By Richard Black
Environment correspondent, BBC News website
The BBC has scrapped plans for Planet Relief, a TV special on climate change.
Ricky Gervais had reportedly expressed interest in presenting
The decision comes after executives said it was not the BBC's job to lead opinion on climate change.
Celebrities such as Ricky Gervais were said to be interested in presenting the show, which would have involved viewers in a mass "switch-off" to save energy.
The BBC says it cut the special because audiences prefer factual output on climate change. Environmentalists slammed the decision as "cowardice".
"This decision shows a real poverty of understanding among senior BBC executives about the gravity of the situation we face," said activist and writer Mark Lynas.
"The only reason why this became an issue is that there is a small but vociferous group of climate 'sceptics' lobbying against taking action, so the BBC is behaving like a coward and refusing to take a more consistent stance."
The Planet Relief concept originated about 18 months ago, and was tentatively scheduled for broadcast in January 2008. It was seen as a climate change counterpart to programmes such as Live8, which sought to raise awareness of global poverty.
But against the backdrop of intense internal debates about impartiality, senior news editors expressed misgivings that Planet Relief was too "campaigning" in nature and would have left the Corporation open to the charge of bias.
"It is absolutely not the BBC's job to save the planet," warned Newsnight editor Peter Barron at the Edinburgh Festival last month.
Head of TV news Peter Horrocks, writing in the BBC News website's editors' blog, commented: "It is not the BBC's job to lead opinion or proselytise on this or any other subject."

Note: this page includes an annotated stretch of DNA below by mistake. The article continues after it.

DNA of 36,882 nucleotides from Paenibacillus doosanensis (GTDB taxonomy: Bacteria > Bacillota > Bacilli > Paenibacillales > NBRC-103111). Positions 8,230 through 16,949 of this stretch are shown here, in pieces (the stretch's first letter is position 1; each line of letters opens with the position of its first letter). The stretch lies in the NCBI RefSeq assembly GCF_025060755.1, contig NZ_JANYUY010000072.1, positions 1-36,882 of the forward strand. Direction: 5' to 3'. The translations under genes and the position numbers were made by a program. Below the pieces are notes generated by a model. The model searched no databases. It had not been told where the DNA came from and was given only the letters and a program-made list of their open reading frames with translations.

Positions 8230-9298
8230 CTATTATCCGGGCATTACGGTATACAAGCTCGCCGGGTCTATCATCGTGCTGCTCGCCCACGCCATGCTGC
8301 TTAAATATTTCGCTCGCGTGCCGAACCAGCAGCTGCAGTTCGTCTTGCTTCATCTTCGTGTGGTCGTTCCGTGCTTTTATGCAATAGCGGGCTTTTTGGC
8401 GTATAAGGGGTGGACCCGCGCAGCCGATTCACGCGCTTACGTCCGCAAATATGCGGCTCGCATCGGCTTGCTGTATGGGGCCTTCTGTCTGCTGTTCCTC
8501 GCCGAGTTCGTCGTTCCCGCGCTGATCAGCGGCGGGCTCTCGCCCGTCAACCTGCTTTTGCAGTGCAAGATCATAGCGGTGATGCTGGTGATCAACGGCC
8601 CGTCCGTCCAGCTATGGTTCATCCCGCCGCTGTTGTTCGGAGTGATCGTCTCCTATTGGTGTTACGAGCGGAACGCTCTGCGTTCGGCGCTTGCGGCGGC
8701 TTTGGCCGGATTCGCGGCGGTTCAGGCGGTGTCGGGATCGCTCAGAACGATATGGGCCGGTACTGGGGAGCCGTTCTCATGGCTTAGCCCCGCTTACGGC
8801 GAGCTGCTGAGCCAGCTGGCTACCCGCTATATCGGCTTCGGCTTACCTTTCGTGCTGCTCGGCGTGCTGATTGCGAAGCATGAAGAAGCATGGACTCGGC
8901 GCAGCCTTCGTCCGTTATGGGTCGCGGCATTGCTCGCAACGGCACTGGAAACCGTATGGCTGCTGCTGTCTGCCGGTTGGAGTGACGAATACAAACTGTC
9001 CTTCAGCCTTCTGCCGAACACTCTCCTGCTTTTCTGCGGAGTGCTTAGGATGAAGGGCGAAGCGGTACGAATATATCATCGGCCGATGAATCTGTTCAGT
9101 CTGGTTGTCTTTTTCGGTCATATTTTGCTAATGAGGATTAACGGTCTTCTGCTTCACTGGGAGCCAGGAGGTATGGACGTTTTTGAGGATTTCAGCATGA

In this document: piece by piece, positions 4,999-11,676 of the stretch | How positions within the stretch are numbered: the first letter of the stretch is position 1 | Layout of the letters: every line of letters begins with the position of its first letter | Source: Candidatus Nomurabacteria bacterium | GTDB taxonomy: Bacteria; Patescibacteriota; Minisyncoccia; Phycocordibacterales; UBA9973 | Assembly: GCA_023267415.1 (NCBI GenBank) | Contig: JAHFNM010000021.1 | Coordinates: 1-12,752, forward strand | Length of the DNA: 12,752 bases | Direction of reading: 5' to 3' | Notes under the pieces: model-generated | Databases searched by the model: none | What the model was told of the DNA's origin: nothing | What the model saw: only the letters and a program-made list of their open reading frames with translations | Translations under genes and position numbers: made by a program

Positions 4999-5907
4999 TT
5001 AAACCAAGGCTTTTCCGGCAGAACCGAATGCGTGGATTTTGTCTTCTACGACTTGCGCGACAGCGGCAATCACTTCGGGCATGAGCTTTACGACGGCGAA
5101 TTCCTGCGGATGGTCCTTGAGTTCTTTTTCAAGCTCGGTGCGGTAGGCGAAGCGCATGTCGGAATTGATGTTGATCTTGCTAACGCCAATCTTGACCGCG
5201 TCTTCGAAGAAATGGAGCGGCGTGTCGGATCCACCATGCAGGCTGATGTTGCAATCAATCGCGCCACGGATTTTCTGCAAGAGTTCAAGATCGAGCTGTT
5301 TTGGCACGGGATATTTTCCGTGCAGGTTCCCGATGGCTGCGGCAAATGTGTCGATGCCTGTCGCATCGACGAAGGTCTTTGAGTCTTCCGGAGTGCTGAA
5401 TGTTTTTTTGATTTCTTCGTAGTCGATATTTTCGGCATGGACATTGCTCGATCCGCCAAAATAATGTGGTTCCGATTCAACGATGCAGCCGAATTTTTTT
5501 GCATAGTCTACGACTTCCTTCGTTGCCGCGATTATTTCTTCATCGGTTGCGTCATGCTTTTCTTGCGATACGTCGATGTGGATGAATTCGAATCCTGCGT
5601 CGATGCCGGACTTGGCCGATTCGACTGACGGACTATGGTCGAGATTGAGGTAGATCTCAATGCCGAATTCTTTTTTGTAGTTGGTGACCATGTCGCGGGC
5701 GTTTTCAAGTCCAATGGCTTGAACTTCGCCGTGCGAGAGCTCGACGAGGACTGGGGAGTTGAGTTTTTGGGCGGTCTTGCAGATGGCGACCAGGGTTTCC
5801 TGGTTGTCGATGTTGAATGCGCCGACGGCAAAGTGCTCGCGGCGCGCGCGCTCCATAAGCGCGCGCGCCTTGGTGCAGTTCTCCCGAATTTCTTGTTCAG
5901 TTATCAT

A number of right-wing commentators such as the Daily Mail's Keith Waterhouse also criticised the idea.
But a BBC spokeswoman said the cancellation was not due to concerns over impartiality.
"BBC One aims to bring a mass audience to contemporary and relevant issues," she said, "and this includes the topic of climate change.
"Our audiences tell us they are most receptive to documentary or factual style programming as a means of learning about the issues surrounding this subject, and as part of this learning we have made the decision not to proceed with the Planet Relief event.
Planet Relief was modelled on anti-poverty events such as Live8
"Instead we will focus our energies on a range of factual programmes on the important and complex subject of climate change. This decision was not made in light of the recent debate around impartiality."
Is is believed that poor ratings in the UK and elsewhere for July's Live Earth concert may have confirmed the internal belief that the public do not like being "lectured to" on climate change.
However, executives associated with Planet Relief, developed under the aegis of BBC Comedy, said the aim was not to campaign but to "raise consciousness" about the science of climate change, and to offer them the opportunity to take part in a mass temporary "switch-off" of electrical equipment.
Negotiating this with the National Grid had taken over a year, as engineers feared the switch-off might overload parts of the network.
Many blogs run by climate sceptics groups regularly accuse the BBC of bias and of ignoring evidence which runs against the idea that elevated levels of greenhouse gases from fossil fuel burning and land clearance are raising temperatures around the world.